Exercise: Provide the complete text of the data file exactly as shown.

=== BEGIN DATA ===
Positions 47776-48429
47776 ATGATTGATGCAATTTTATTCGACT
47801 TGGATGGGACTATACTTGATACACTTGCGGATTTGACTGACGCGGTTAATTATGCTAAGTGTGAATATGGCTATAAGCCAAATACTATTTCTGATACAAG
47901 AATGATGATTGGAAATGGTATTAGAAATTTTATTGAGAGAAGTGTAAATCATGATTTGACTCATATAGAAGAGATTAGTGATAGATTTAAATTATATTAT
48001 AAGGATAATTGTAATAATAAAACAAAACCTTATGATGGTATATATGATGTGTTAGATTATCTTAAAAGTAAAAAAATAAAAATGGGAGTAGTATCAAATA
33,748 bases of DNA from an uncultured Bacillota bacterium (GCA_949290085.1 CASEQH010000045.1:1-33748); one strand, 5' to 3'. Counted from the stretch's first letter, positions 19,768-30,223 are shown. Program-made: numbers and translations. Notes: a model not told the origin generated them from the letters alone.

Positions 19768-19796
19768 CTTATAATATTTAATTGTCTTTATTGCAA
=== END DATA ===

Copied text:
Positions 47776-48429
47776 ATGATTGATGCAATTTTATTCGACT
47801 TGGATGGGACTATACTTGATACACTTGCGGATTTGACTGACGCGGTTAATTATGCTAAGTGTGAATATGGCTATAAGCCAAATACTATTTCTGATACAAG
47901 AATGATGATTGGAAATGGTATTAGAAATTTTATTGAGAGAAGTGTAAATCATGATTTGACTCATATAGAAGAGATTAGTGATAGATTTAAATTATATTAT
48001 AAGGATAATTGTAATAATAAAACAAAACCTTATGATGGTATATATGATGTGTTAGATTATCTTAAAAGTAAAAAAATAAAAATGGGAGTAGTATCAAATA
33,748 bases of DNA from an uncultured Bacillota bacterium (GCA_949290085.1 CASEQH010000045.1:1-33748); one strand, 5' to 3'. Counted from the stretch's first letter, positions 19,768-30,223 are shown. Program-made: numbers and translations. Notes: a model not told the origin generated them from the letters alone.

Positions 19768-19796
19768 CTTATAATATTTAATTGTCTTTATTGCAA